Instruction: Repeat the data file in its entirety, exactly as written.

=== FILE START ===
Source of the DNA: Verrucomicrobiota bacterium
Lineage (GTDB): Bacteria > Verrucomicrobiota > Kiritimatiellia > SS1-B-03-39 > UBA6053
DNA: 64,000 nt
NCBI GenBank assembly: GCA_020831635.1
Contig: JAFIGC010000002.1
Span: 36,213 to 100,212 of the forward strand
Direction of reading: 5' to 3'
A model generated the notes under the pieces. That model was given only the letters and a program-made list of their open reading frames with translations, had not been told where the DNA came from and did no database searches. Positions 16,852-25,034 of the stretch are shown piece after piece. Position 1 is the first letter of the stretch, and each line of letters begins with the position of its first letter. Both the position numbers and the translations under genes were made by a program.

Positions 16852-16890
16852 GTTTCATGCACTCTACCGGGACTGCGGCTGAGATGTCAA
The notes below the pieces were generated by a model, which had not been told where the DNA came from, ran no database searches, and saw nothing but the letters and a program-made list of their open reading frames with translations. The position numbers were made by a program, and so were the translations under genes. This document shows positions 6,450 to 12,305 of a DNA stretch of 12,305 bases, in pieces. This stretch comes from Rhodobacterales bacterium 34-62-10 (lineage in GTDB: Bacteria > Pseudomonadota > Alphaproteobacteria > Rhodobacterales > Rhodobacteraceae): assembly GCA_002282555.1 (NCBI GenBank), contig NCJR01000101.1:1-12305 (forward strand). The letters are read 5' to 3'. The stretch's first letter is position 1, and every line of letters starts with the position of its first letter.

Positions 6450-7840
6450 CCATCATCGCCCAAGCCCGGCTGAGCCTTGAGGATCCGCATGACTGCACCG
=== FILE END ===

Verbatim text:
Source of the DNA: Verrucomicrobiota bacterium
Lineage (GTDB): Bacteria > Verrucomicrobiota > Kiritimatiellia > SS1-B-03-39 > UBA6053
DNA: 64,000 nt
NCBI GenBank assembly: GCA_020831635.1
Contig: JAFIGC010000002.1
Span: 36,213 to 100,212 of the forward strand
Direction of reading: 5' to 3'
A model generated the notes under the pieces. That model was given only the letters and a program-made list of their open reading frames with translations, had not been told where the DNA came from and did no database searches. Positions 16,852-25,034 of the stretch are shown piece after piece. Position 1 is the first letter of the stretch, and each line of letters begins with the position of its first letter. Both the position numbers and the translations under genes were made by a program.

Positions 16852-16890
16852 GTTTCATGCACTCTACCGGGACTGCGGCTGAGATGTCAA
The notes below the pieces were generated by a model, which had not been told where the DNA came from, ran no database searches, and saw nothing but the letters and a program-made list of their open reading frames with translations. The position numbers were made by a program, and so were the translations under genes. This document shows positions 6,450 to 12,305 of a DNA stretch of 12,305 bases, in pieces. This stretch comes from Rhodobacterales bacterium 34-62-10 (lineage in GTDB: Bacteria > Pseudomonadota > Alphaproteobacteria > Rhodobacterales > Rhodobacteraceae): assembly GCA_002282555.1 (NCBI GenBank), contig NCJR01000101.1:1-12305 (forward strand). The letters are read 5' to 3'. The stretch's first letter is position 1, and every line of letters starts with the position of its first letter.

Positions 6450-7840
6450 CCATCATCGCCCAAGCCCGGCTGAGCCTTGAGGATCCGCATGACTGCACCG